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Diagnosis of Rickettsial Diseases

Updated: Jan 28, 2022

By Umar Mohammad

December 4, 2021

Updated 12:00 PM EST

[Photo Credit: CDC]

What is it?

Rickettsial diseases are caused by a variety of bacteria from the order Rickettsiales - a taxonomic term used to classify organisms. These bacteria are transferred through their primary vector, usually ticks, and like with most diseases, their severity is dependant upon their geographical region and season (usually spring and summer). Their effects are quite significant, considering the vulnerability of the public, regardless of age, or low-cost antibacterial treatment. Their symptoms are also akin to other diseases, which makes it quite the challenge during diagnosis.


Types of Rickettsial diseases:

  • Rocky Mountain Spotted Fever (Rickettsia rickettsii) This disease is caused by the American dog tick (Dermacentor variabilis), the brown dog tick (Rhipicephalus sanguineus), and the Rocky Mountain wood tick (Dermacentor andersoni). Although it isn’t contagious, a delay in antibiotic treatment could seriously harm one’s organs. Symptoms can include headaches, high temperatures, paining joints/muscles, nausea, and red rashes around the wrists and ankles. It’s widespread in the US and has an incubation period of 2-14 days. Its fatality rate is 5-10 percent.

  • Rickettsiosis This particular disease is caused by the Gulf Coast tick and is a form of spotted fever, whereby rashes are formed. It is akin to the Rocky Mountain Spotted Fever in terms of symptoms but isn’t as detrimental. The slight difference in symptoms is that Rickettsiosis has a scab where the tick attached itself to its host.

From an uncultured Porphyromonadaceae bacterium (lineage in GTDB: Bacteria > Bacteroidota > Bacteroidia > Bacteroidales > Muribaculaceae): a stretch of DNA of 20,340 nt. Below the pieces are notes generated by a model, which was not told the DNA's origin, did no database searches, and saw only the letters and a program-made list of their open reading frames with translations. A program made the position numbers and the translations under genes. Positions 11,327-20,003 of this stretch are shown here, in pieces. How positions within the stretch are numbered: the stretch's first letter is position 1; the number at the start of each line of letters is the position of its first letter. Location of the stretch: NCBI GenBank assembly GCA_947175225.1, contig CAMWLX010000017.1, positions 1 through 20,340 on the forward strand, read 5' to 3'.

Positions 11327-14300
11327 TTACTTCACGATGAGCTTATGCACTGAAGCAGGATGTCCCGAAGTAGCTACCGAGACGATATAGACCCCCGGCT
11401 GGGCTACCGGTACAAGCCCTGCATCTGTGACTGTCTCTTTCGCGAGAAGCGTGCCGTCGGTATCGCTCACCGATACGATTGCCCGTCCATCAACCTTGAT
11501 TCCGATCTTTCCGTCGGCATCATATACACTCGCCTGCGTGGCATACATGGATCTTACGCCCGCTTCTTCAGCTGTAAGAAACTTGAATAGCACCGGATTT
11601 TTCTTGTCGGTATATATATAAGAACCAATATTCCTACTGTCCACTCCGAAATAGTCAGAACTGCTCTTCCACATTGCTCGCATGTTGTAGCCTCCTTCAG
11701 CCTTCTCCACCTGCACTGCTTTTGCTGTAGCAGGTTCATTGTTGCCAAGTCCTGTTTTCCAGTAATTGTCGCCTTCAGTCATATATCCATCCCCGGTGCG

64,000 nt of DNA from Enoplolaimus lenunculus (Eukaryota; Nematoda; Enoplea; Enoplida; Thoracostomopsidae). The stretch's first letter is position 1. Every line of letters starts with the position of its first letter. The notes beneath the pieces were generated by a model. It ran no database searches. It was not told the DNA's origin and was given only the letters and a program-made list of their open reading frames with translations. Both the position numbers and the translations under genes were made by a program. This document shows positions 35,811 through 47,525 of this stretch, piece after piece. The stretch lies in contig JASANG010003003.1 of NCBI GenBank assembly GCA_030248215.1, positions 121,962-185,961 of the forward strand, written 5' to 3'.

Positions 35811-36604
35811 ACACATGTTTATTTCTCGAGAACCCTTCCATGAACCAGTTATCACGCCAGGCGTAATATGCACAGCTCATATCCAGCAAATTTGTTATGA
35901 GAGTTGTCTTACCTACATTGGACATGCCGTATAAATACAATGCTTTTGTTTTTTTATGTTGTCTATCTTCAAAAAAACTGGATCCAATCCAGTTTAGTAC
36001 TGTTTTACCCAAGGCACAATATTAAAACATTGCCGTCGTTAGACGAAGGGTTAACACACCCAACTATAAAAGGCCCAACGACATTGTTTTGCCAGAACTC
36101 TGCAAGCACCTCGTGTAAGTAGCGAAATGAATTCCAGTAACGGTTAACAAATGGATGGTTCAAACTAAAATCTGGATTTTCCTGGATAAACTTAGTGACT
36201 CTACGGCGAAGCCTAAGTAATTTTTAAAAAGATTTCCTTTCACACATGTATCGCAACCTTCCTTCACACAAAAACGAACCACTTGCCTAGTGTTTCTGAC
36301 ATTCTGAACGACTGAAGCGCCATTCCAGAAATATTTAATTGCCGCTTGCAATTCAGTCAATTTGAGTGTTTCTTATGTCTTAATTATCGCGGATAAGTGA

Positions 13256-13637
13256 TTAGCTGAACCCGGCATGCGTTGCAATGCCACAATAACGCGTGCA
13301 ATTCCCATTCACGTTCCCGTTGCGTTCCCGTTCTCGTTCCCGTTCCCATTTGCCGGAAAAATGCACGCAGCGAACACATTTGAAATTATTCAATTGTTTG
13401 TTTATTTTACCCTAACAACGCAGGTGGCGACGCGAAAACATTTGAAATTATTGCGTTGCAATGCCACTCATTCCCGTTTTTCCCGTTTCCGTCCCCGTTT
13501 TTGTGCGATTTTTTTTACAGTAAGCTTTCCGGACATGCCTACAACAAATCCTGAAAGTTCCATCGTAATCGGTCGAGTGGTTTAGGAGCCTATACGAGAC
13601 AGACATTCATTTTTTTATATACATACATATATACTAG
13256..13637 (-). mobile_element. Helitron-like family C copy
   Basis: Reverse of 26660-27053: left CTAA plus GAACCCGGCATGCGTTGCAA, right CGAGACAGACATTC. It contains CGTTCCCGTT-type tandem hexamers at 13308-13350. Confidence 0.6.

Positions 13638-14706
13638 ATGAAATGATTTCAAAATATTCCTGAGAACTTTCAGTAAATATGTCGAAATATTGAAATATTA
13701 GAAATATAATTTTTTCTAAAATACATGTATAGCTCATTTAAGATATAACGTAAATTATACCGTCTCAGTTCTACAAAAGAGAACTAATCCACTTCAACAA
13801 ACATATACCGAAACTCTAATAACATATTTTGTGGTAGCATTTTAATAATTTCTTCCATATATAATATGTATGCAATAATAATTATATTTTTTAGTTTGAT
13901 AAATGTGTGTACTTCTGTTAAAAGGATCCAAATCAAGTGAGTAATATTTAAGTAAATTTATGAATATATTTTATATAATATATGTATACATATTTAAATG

• Human monocytic ehrlichiosis (Ehrlichia chaffeensis) The tick that causes this one is the Lone star tick (Amblyomma americanum). The incubation period of this disease is about 5-14 days, and again, akin to its ‘siblings’ it has similar symptoms. However, the fatality rate is significantly lower, at around 2%.

All the diseases have the same treatment which is a certain amount (depending on age and weight) of doxycycline, twice in one day. There is no vaccine available against rickettsial infections. The general preventative measure advised by experts is to wear long-sleeved protective clothing, along with a broad-brimmed hat during high-risk activities, such as trekking or camping (depending on the region). Avoid tick habitats. Ticks usually live in higher altitudes, woody and grassy areas with a variety of hosts. These organisms reside in mice too so anything that attracts mice will eventually bring in ticks. As most insects do, they prefer damp, dark, humid environments with food sources (potentially you).

References

[1] Biggs, Holly M., et al. “Diagnosis and Management of Tickborne Rickettsial Diseases: Rocky Mountain Spotted Fever and Other Spotted Fever Group Rickettsioses, Ehrlichioses, and Anaplasmosis — United States.” MMWR. Recommendations and Reports, vol. 65, no. 2, 13 May 2016, pp. 1–44 www.cdc.gov/mmwr/volumes/65/rr/rr6502a1.htm

‌ [2] Randel, Amber. “Guidelines for the Diagnosis and Treatment of Tick-Borne Rickettsial Diseases.” American Family Physician, vol. 76, no. 1, July 2007, p. 137, www.aafp.org/afp/2007/0701/p137.html

[3] Bonvissuto, Danny. “What Are Rickettsial Diseases?” WebMD, WebMD, 27 June 2018, www.webmd.com/skin-problems-and-treatments/rickettsial-diseases-overview

[4] SA, Adelaide. “Rickettsial Infections - Including Symptoms, Treatment and Prevention | SA Health.” Sa.gov.au, 2021, www.sahealth.sa.gov.au/wps/wcm/connect/public+content/sa+health+internet/conditions/infectious+diseases/rickettsial+infections/rickettsial+infections+-+including+symptoms+treatment+and+prevention


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